This week Forrester Research Inc., a research and analysis firm, unveiled its intentions to acquire advisory firm Giga Information Group Inc. for $60 million in an all cash deal.
The acquisition is an attempt to expand Forrester's emerging technology coverage and reach. "Our research is strategic and forward-thinking, while Giga is great at providing IT research on what's here today," says Brian Kardon, vice president of strategy and marketing at Forrester.
The acquisition, Kardon maintains, will help organizations that are considering CRM "to think hard about what they have to do with CRM now. Should I buy Siebel [Systems Inc.], or move to a back-office solution? This is at the core of Giga. At the core of Forrester, we look at vendor relationships and technology evolution over the next three to five years, such as new ways to capture data and how your current CRM system can migrate to new technologies."
Giga brings approximately 1,200 client relationships to Forrester, of which 900 are new client relationships.
"It is a tribute to everyone at Giga that Forrester has decided to purchase our company. I believe these two companies will combine into a research powerhouse that will provide unparalleled levels of customer satisfaction," John Andrews, Giga's president and CEO, said in a statement.
The move, Kardon says, puts Forrester in a "two-horse race" with analyst firm Gartner Inc. After Gartner, he adds, there was not a clear number-two research firm, as Forrester, Giga, MetaGroup Inc., and Interactive Data Corp. were all competing far below Gartner in market share.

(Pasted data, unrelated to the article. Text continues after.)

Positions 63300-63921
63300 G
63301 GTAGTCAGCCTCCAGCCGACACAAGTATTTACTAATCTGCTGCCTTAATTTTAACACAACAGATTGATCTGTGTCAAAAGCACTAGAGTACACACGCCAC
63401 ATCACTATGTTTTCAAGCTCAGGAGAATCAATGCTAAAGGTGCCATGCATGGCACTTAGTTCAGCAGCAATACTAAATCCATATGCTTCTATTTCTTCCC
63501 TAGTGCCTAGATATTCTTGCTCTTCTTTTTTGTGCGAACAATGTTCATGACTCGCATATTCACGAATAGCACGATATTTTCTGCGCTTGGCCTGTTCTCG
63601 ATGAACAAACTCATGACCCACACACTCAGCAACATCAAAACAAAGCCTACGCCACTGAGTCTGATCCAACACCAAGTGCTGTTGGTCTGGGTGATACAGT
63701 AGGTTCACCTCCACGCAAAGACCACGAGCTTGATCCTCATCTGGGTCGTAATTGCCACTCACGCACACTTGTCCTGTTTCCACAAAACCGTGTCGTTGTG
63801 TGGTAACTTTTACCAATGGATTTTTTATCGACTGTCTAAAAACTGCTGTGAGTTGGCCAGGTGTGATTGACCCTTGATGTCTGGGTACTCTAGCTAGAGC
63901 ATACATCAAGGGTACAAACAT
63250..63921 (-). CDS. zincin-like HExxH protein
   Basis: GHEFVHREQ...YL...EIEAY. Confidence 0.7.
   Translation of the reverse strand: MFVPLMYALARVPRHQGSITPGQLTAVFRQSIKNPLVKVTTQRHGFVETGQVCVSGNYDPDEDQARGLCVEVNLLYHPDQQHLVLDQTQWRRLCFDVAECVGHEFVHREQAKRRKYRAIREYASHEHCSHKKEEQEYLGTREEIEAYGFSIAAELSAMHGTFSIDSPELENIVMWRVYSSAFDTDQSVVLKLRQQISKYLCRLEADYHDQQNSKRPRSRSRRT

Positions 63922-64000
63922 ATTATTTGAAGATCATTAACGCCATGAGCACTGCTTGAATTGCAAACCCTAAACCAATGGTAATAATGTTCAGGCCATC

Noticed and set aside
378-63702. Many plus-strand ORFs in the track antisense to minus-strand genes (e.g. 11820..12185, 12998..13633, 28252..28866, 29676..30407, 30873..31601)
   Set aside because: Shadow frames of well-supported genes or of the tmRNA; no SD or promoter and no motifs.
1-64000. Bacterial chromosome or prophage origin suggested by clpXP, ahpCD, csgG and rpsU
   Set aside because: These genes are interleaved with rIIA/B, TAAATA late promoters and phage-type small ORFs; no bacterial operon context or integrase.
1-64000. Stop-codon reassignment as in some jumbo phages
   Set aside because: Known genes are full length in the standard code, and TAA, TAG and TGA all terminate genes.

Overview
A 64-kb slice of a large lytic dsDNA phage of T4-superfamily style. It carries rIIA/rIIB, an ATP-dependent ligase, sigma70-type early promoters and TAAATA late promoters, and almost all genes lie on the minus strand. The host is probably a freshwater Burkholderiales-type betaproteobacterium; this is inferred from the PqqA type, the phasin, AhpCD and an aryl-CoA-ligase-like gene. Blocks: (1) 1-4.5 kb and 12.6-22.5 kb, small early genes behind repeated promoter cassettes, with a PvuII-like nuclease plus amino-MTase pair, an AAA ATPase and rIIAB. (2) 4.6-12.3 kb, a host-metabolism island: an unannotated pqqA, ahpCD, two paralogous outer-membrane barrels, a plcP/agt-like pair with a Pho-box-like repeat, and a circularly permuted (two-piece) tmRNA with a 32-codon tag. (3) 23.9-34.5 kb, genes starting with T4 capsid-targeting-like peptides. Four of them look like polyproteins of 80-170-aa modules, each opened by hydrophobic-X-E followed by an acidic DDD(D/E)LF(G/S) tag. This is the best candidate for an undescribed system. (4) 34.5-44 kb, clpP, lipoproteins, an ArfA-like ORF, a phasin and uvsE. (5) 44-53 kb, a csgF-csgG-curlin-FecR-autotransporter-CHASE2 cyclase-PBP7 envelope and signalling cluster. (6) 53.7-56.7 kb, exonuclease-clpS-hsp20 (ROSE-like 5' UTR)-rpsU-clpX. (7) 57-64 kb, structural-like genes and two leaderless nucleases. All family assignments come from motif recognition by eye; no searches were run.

Why is Forrester interested in Giga now? Kardon says Forrester is sitting on a bundle of cash--a couple of hundred million dollars to be exact. And Forrester was simply waiting for the right time to buy. "Giga was not a profitable company until last year," Kardon says. "We were looking at Giga for a while, but wanted to wait for it to be profitable. It has been [profitable] for well over a year, and now we're buying the company at a very attractive price."
Separately, Current Analysis Inc., a five-year-old tactical advisory firm, acquired ARS Inc., a nearly two-decade-old IT hardware, component, PC and peripherals, and consumer electronics advisory firm for an undisclosed sum. The deal will raise Current Analysis' top-line revenue from $15 million to $22 million.
The combination of the daily intelligence collection methodologies of ARS and the change-driven analytical model of Current Analysis should enable customers to use competitive intelligence every day to stay informed, to make better decisions, and to gain a competitive edge.
The acquisition adds 50 employees to the Current Analysis team, bringing the combined employee count to 150, half of which are research and analytics professionals. ARS also adds 75 client relationships to Current Analysis' existing base of 200 customers.
Despite the down economy, financially both companies have been doing well, says Jeffrey Swartz, CEO of Current Analysis. "Both companies' performance over the past two years has put us in a great financial position to conduct this merger. The time is perfect, because over the next 18 to 24 months there will be a steady rebound in the market."
Organizations considering CRM will benefit from this merger, Swartz says. "We want to integrate competitive intelligence into sales, marketing, and customer support processes, and show companies how to respond to a competitive threat, or how to sell to and retain customers."